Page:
Effective Governance Leads to Long-Term Value

It is the board’s job to help a company create value over the long term.  The board can do this by encouraging management to present to the board a realistic picture of where the company is going, what are the drivers of the business, what are the risks and obstacles the company faces, and what is the rationale for the particular strategy that the management is presenting to the board for approval.

Board members need to have these factors presented to them in ways that they are able to reasonably grasp.  One of the problems today is that businesses are so complex that it has become very difficult for an outside director to fully understand certain nuances.

Boards must press management to express what they believe to be the key drivers of the business.  In what situations are business drivers dependent on other drivers?  What are the short and long term risks?

We’ve seen cases where management assumes that the company will always be in business, so that they look at risks only in narrow, reflecting the way they are currently doing business.  The board, however, sees things from a different standpoint – looking at larger issues that management may simply miss.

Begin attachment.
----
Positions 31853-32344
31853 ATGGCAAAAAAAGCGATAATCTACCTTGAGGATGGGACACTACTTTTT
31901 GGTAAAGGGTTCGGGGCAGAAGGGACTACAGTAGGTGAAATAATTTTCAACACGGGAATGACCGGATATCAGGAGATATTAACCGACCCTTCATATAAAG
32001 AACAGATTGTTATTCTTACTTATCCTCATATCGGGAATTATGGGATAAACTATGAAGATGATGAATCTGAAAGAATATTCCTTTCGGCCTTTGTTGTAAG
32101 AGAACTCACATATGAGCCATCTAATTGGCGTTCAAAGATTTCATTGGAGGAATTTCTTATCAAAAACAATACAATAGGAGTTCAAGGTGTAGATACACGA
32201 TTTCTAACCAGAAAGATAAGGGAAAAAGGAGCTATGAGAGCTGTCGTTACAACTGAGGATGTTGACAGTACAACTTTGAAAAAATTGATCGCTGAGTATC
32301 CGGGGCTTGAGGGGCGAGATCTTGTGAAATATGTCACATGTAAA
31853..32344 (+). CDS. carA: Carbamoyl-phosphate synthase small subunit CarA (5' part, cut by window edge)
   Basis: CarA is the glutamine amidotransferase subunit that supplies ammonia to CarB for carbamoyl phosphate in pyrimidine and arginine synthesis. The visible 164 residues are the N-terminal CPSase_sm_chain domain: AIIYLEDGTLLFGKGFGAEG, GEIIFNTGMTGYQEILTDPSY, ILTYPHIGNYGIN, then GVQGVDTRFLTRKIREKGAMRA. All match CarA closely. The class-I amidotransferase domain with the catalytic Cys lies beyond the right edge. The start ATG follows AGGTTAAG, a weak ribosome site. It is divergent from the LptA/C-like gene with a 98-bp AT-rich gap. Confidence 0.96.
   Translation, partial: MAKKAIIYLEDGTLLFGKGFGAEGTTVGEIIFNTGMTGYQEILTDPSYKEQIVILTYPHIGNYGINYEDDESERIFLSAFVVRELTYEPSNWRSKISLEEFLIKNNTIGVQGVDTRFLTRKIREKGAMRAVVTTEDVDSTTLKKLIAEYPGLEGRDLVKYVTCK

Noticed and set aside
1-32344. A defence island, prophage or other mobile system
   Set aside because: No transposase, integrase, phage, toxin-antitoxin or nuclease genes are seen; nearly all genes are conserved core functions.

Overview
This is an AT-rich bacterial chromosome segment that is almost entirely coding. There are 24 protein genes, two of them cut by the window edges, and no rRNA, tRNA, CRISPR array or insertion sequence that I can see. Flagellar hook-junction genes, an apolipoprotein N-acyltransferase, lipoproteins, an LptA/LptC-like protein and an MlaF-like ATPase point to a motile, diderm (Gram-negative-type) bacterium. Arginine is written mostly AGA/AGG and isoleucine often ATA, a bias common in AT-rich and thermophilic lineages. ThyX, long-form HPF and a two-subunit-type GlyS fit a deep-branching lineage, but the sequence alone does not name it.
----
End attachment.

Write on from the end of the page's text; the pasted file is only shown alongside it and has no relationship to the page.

In any event, management has to present to the board the risks and what they are doing to manage those risks.  Risk is important.  It’s not eliminated because there is a certain balance between the amount you’re going to risk and the benefits you’ll incur.  Since there’s no free lunch, there will be no benefit if there is no risk.

Next, the board must encourage management to think through and explain to the board the pro’s and con’s of the particular strategy management is advocating.  The board can help here by asking insightful questions and challenging assumptions. The result should be a strategy tempered for the best chance of success.